Protein kinases C are a family of serine threonine protein kinases that play key roles in extracellular signal transduction. Inappropriate activation of protein kinase C has been implicated in the pathophysiology of many diseases, including diabetes mellitus. Indeed, protein kinase C activation may contribute not only to the pathogenesis of diabetic complications such as nephropathy and retinopathy, but also to insulin resistance. Growing awareness that protein kinase C isoforms subserve specific subcellular functions has led to the development of isoform-specific inhibitors, which may be useful investigational tools and therapeutic agents for attenuating the effects of inappropriate protein kinase C activity. Here we review the role played by protein kinases C in diabetic nephropathy and the recent progress that has been made to modulate its activity using specific inhibitors. Curr Opin Nephrol Hypertens 7:563-570. (C) 1998 Lippincott Wiiliams & Wilkins.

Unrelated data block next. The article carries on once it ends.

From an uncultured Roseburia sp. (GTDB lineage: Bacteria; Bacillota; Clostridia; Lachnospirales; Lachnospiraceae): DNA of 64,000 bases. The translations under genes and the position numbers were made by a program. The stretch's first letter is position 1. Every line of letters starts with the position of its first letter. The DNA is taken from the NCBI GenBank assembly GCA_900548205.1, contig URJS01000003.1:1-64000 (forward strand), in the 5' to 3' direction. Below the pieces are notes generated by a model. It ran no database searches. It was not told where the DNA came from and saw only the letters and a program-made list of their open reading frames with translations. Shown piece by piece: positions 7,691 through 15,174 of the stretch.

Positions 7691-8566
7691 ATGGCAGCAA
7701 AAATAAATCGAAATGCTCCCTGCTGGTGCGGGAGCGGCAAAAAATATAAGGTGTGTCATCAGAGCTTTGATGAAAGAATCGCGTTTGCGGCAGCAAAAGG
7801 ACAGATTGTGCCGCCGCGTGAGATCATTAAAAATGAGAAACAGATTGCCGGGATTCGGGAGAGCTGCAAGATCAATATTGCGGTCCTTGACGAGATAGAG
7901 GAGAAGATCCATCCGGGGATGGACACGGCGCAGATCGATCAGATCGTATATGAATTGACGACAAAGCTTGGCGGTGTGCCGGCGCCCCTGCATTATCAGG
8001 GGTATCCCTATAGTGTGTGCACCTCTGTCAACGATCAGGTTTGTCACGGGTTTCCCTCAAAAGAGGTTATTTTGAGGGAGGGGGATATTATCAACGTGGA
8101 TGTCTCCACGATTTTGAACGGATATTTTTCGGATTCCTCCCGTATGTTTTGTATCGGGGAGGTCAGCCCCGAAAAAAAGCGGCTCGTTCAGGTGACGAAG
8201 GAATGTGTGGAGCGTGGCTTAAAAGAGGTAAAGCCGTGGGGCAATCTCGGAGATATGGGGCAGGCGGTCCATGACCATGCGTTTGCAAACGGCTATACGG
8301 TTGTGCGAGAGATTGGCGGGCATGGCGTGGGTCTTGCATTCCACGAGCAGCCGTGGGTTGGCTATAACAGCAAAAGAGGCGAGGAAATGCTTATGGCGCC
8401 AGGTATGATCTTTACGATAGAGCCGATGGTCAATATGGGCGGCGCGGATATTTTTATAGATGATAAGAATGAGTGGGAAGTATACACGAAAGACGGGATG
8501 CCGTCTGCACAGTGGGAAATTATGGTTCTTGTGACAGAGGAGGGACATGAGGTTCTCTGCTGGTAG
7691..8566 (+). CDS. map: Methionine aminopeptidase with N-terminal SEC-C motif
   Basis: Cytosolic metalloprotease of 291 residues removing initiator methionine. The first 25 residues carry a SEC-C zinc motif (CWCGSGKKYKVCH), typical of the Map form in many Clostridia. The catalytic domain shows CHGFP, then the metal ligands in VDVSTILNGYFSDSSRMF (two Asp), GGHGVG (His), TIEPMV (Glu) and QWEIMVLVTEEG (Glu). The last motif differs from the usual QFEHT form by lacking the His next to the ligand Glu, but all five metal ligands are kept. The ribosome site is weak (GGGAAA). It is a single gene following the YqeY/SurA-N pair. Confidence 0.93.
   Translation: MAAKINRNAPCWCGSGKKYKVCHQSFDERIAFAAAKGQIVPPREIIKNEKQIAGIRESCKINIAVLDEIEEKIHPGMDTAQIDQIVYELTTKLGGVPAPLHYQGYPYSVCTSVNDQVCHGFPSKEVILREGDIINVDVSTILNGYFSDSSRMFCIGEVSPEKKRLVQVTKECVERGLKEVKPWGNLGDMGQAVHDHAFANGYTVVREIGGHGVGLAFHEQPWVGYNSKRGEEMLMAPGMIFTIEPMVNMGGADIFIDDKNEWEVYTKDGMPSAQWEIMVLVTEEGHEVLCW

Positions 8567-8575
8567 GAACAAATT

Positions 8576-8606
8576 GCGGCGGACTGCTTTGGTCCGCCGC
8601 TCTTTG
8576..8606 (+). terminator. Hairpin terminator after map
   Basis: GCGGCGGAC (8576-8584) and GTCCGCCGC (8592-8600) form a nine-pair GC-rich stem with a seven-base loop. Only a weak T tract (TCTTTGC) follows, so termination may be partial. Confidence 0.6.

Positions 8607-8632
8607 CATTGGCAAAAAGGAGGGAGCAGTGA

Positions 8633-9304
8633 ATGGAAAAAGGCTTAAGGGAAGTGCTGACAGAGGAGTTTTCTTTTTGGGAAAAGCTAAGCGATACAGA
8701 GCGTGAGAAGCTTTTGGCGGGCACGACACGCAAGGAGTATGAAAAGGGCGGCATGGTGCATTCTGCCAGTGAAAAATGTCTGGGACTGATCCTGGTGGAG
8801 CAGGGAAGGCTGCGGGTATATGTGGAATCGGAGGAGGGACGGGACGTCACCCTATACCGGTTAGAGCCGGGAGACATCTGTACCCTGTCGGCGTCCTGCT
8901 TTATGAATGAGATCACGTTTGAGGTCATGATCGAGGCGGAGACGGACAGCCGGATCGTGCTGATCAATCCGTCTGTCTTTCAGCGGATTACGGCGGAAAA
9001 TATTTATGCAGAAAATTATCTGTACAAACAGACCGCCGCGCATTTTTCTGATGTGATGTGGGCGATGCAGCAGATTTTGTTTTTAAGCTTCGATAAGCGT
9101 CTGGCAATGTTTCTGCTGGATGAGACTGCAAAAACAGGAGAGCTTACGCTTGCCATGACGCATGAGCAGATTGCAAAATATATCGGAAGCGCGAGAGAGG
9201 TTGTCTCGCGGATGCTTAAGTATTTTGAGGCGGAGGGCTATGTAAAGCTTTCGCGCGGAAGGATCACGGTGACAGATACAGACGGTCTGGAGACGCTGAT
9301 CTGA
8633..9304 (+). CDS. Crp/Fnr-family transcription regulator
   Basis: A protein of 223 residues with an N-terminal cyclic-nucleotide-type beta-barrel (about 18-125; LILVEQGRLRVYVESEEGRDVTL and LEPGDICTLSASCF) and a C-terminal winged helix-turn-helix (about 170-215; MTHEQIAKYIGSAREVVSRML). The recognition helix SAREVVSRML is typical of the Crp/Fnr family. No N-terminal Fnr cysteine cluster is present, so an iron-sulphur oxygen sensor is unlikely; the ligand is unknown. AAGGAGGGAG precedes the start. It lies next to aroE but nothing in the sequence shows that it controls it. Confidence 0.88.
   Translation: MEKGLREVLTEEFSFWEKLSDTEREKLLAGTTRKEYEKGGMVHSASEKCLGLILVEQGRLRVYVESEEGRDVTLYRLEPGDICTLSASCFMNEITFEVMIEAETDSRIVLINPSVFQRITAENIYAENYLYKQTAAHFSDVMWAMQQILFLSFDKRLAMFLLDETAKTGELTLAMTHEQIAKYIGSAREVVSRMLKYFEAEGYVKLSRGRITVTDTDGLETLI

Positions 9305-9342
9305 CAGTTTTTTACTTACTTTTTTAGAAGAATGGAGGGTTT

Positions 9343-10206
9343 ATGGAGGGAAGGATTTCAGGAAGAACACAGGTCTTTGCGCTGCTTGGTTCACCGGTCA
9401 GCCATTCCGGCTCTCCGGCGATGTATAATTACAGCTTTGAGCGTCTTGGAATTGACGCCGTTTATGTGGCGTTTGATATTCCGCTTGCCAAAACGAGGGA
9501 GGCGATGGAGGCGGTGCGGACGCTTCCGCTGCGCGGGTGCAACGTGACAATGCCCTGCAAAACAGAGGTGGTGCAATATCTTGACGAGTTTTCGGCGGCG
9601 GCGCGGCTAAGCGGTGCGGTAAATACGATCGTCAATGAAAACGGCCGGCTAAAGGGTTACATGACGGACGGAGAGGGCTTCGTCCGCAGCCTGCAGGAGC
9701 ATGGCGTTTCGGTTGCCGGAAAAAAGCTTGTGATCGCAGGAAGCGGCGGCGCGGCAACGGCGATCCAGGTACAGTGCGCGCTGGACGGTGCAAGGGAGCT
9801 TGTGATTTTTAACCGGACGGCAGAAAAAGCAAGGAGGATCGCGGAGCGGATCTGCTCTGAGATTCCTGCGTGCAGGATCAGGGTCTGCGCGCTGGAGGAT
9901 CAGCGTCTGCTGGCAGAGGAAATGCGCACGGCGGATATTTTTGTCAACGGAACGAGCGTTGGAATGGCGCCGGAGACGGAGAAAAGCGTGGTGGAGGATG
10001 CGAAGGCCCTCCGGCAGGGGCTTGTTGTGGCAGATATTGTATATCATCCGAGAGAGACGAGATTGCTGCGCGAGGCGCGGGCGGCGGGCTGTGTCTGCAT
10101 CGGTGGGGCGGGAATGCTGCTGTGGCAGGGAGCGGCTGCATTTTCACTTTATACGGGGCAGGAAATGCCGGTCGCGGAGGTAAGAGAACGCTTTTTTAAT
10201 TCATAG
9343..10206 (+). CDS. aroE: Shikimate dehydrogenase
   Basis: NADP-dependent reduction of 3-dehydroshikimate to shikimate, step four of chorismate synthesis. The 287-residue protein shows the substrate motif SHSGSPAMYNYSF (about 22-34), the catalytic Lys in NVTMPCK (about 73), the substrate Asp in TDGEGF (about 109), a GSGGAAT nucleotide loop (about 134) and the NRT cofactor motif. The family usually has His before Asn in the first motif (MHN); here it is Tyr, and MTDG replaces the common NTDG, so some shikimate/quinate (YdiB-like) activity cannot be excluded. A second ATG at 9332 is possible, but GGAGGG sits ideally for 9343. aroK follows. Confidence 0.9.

|Number of pages||8|
|Journal||Current Opinion in Nephrology and Hypertension|
|Publication status||Published - 1998|
ASJC Scopus subject areas
- Internal Medicine